Today’s 70th Anniversary of D-Day was filled with a variety of events commemorating the Allied invasion at Normandy.
The Royal British Legion Service of Remembrance was at the Bayeux Cathedral. In attendance, the Queen, Duke of Edinburgh, Prince Charles, and Duchess of Cornwall, along with other dignitaries, and veterans.
Her Majesty lays a wreath at the British Military Cemetery in Bayeux.
The message: “In memory of the glorious dead.”
Prince Charles meeting with veterans.
Secretary of State Kerry.
President Obama with French President Francois Hollande.
Today’s sunshine and breezes were a far cry from what troops faced 70 years ago.
Supreme Allied Commander General Eisenhower wrote a message to the troops taking part in the invasion:
You are about to embark upon the Greatest Crusade, toward which we have striven these many months. The eyes of the world are upon you. The hopes and prayers of liberty-loving people everywhere march with you”
For many today, enormous pride.
The most distinctive part of the day’s many ceremonies: the faces that have seen so much.
Memories etched deeply.
70 years ago Marcella Le Beau was a nurse in Normandy.
William Lang was the only survivor from his plane.
From a British Army story:
He was the eleventh and last man to jump out of a Stirling aircraft that had been hit by anti-aircraft fire. The other nine paratroopers and six crew on-board were killed, with the aircraft’s wreckage and their bodies never recovered. Mr Lang, 91 from Southport, said: “If I didn’t attend these commemorations I would feel I was letting down my friends who died in Normandy.”
This is Sgt. Steve Garrard, a glider pilot on D-Day. The Sergeant was taken prisoner by Germans.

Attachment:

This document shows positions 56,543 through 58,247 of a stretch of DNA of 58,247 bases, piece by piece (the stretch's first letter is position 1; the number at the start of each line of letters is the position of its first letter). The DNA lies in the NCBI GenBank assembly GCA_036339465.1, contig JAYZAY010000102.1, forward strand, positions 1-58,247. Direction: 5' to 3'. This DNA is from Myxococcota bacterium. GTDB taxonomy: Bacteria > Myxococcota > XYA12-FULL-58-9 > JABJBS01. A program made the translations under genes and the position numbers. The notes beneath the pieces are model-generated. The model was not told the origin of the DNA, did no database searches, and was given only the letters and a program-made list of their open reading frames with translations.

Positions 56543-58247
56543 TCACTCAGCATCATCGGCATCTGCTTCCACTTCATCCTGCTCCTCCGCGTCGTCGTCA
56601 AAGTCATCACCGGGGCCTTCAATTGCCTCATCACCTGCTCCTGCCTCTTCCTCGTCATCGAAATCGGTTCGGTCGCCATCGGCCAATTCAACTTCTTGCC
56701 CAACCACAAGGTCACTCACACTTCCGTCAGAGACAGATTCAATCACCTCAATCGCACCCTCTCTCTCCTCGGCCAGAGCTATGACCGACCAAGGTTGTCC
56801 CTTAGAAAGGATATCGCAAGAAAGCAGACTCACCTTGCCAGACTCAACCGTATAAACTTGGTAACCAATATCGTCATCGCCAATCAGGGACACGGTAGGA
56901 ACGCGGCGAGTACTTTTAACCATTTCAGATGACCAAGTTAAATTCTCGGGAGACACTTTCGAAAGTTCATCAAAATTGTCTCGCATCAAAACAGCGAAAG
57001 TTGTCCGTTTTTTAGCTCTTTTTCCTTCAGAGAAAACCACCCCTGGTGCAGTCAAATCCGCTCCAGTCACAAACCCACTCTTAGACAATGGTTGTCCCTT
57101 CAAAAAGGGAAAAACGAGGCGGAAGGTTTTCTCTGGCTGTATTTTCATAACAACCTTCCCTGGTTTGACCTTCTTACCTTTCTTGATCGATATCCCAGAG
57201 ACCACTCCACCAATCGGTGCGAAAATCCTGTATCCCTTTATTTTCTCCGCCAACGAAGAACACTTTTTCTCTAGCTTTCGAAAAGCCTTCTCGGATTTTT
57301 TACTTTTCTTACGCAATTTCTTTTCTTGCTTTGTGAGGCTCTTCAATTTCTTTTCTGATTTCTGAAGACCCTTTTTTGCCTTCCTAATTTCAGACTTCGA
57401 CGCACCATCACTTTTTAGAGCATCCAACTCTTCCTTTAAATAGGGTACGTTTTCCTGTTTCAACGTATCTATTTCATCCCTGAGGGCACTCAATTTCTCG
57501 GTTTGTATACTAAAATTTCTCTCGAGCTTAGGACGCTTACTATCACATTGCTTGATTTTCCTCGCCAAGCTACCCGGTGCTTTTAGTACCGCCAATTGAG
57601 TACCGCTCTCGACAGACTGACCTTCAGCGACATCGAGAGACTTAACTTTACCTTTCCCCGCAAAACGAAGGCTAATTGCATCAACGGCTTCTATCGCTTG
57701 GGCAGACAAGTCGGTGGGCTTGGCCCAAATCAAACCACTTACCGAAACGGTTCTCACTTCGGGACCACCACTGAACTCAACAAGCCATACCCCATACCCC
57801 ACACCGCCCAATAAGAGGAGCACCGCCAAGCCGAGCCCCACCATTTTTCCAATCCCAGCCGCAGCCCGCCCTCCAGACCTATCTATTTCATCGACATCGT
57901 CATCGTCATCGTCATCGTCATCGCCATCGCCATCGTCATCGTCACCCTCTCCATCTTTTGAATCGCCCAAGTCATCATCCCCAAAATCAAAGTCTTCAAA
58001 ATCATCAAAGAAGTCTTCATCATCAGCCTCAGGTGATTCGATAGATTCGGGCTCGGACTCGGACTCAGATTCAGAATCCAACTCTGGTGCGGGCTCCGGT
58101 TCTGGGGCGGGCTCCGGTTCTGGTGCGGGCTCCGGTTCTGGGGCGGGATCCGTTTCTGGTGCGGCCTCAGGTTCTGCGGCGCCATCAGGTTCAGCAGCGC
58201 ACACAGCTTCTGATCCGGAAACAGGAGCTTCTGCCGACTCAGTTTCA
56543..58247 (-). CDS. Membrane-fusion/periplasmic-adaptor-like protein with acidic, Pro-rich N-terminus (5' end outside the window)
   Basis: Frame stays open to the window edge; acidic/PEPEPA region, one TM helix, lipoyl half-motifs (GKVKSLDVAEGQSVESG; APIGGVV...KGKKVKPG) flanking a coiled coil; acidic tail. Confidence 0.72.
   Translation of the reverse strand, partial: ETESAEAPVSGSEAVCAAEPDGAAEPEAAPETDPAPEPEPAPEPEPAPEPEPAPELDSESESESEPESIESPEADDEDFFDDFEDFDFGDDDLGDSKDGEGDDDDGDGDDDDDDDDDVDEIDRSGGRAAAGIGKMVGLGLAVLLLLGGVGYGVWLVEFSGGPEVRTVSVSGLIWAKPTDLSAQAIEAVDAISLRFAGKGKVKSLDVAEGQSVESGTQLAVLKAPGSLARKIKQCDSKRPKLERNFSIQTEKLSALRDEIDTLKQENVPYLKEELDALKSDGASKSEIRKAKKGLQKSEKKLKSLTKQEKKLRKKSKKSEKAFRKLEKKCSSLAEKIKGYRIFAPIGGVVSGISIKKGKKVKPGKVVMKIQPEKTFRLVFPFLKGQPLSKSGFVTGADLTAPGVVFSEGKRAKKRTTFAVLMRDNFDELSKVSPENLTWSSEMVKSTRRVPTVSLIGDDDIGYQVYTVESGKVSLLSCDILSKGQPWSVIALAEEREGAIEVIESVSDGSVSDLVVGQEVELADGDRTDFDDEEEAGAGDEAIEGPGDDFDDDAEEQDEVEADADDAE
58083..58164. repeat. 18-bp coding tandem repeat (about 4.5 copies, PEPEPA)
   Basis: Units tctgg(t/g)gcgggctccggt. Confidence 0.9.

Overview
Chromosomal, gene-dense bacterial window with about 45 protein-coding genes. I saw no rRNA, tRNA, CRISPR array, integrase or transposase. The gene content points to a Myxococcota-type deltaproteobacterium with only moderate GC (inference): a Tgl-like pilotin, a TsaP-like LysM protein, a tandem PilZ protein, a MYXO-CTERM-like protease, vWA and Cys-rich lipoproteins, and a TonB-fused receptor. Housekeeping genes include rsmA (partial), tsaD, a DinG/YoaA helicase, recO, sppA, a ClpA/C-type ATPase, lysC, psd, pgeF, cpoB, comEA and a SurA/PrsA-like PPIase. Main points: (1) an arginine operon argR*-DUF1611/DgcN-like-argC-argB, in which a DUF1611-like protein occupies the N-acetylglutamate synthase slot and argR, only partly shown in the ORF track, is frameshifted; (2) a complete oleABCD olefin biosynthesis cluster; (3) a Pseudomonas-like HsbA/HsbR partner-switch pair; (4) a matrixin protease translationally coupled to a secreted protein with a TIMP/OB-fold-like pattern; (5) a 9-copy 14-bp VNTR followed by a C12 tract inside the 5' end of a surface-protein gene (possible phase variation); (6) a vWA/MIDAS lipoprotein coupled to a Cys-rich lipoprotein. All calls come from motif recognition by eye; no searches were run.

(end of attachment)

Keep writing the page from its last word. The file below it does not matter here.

More from HM Armed Forces:
Tomorrow he will turn 92 and this is the first time he has been back to Normandy for the DDay70 anniversary. Steve spent the end of the war in a prisoner of war camp in Poland and was one of those who were marched by the Germans back into Germany when the Russians were advancing. When asked how he made it and he tapped his head and said ‘up here, I suppose’.
Ted Cordery was a Torpedoman serving aboard the HMS Belfast.
From the Royal Navy:
“I was swinging stretchers – more like pallets – on board from smaller boats with the first casualties from the beaches, as we had a large sick bay,” said Ted, aged 91. “I have never seen such injuries. Limbs missing, faces blown off – most of them had no chance of surviving.”
Peter Thompson spent his 19th birthday on Sword Beach.
A time of reflection.
President Obama: “Whenever the world makes you cynical… stop and think of these men.”
Thousands of miniature flags from the Royal British Legion offered a place on the back for messages.
There were ceremonies scheduled throughout the day at all of the five landing beaches. Prince William and the Duchess took part in events at Gold Beach.
Further along the French coast in Arromanches, the Duke and Duchess of Cambridge, William and Kate, attended a tea party for veterans, and each royal spoke separately with the silver-haired and beret-attired honorees.
From The Mirror‘s live blog:
At the veterans’ tea party, the Duchess of Cambridge was given a cheeky kiss by an 88-year-old former desert rat.
When Catherine sat down to talk to Arthur Jones in Arromanches, he asked her: “Is it OK to kiss a Princess?”
Laughing, she replied: “Of course it is.”
From Prince William’s speech, via The Mirror:
They gave up everything for our freedom. They lie now together in the beautifully kept cemeteries that lie on the coast.